Amazon's Dash button -- its little WiFi gadget for folks who are too lazy to tap their phone to order laundry detergent -- is now programmable, allowing developers to use AWS cloud services to control IoT devices.
Dash Buttons, introduced last year, are designed for consumers to stick around the house near where they store supplies that need to be replenished often, such as Brawny paper towels and Charmin toilet paper. Each device is preconfigured to order one product with a single click.
Late last week, Amazon.com Inc. (Nasdaq: AMZN) introduced the Limited Release Programmable Dash Button which, as the name implies, allows developers to program the button to do whatever they want -- so long as whatever they want is within the reach of AWS cloud services. Connect the button to a WiFi network, get it an AWS IoT certificate and private key, then go. The button works with Amazon SNS push notification service, the DynamoDB cloud database, and AWS Lambda serverless compute service, and is programmable using Node.js, Python or Java. It can be configured to connect to third-party services and AWS IoT-powered connected things. To get started, you need an AWS account.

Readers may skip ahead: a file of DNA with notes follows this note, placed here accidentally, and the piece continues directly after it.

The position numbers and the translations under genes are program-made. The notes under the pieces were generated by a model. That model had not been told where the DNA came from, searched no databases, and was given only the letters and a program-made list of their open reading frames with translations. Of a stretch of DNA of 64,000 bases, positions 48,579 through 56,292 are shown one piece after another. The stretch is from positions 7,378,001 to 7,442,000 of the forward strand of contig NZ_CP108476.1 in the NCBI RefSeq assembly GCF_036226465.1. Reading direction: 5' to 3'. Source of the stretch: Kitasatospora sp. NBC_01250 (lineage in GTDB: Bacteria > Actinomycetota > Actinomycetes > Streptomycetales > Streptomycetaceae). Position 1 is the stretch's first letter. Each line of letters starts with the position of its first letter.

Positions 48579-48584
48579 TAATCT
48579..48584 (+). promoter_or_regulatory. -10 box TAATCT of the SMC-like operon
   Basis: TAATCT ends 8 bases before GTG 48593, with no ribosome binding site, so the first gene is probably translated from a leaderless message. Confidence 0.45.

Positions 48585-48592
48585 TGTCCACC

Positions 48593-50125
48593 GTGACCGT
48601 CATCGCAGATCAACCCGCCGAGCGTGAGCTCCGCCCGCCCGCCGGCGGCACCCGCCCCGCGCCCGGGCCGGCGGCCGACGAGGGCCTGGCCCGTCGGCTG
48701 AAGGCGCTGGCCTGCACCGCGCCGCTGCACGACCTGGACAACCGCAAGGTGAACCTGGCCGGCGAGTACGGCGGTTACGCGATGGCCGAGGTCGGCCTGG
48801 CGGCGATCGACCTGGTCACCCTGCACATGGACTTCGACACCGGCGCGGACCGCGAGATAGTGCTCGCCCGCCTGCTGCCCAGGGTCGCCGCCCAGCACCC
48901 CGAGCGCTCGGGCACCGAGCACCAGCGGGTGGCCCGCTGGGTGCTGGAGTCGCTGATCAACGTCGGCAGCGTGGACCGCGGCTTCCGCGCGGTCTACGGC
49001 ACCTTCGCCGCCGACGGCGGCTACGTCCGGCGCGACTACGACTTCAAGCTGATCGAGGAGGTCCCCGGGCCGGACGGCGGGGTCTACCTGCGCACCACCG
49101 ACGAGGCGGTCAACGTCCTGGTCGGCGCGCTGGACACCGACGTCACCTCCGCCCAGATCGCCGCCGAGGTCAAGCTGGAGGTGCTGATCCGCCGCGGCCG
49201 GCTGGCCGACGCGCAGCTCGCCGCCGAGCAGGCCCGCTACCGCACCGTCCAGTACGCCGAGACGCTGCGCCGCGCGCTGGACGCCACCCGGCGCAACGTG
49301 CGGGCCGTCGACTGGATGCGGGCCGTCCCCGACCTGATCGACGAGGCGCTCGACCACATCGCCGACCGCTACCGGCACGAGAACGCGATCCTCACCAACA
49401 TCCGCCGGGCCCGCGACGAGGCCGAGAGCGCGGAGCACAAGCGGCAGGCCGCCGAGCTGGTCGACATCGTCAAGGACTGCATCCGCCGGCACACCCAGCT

What can you do with it? Use button clicks to "count or track items, call or alert someone, start or stop something, order services... unlock or start a car, open your garage door, call a cab, call your spouse or a customer service representative," and more, Amazon says.
Gimmick? Sure. But it's a good way for Amazon to convince developers, including enterprises users, to use AWS to connect with the IoT, and give developers a taste of AWS services.
And also sell more toilet paper. You can never have enough toilet paper.
The Internet of Things (IoT) is a hot area for cloud competition. IoT devices are often in remote locations, and the cloud is ubiquitous as well, making the two technologies complementary. Microsoft is making a push with the Azure IoT Suite, while Amazon offers AWS IoT, Google provides IOT Solutions and IBM links IoT with its Watson cognitive computing (for the Internet of Things that kick butt at Jeopardy!). And Cisco spent $1.4 billion this year to acquire Jasper Technologies, which provides a global, cloud-based IoT service platform. (See Cisco Looks to Jasper Acquisition to Transform Enterprises – & Itself.)
The device costs $20 -- but it's currently sold out. If only there were some kind of button that could help you order the Dash Button...
— Mitch Wagner, , Editor, Enterprise Cloud, Light Reading.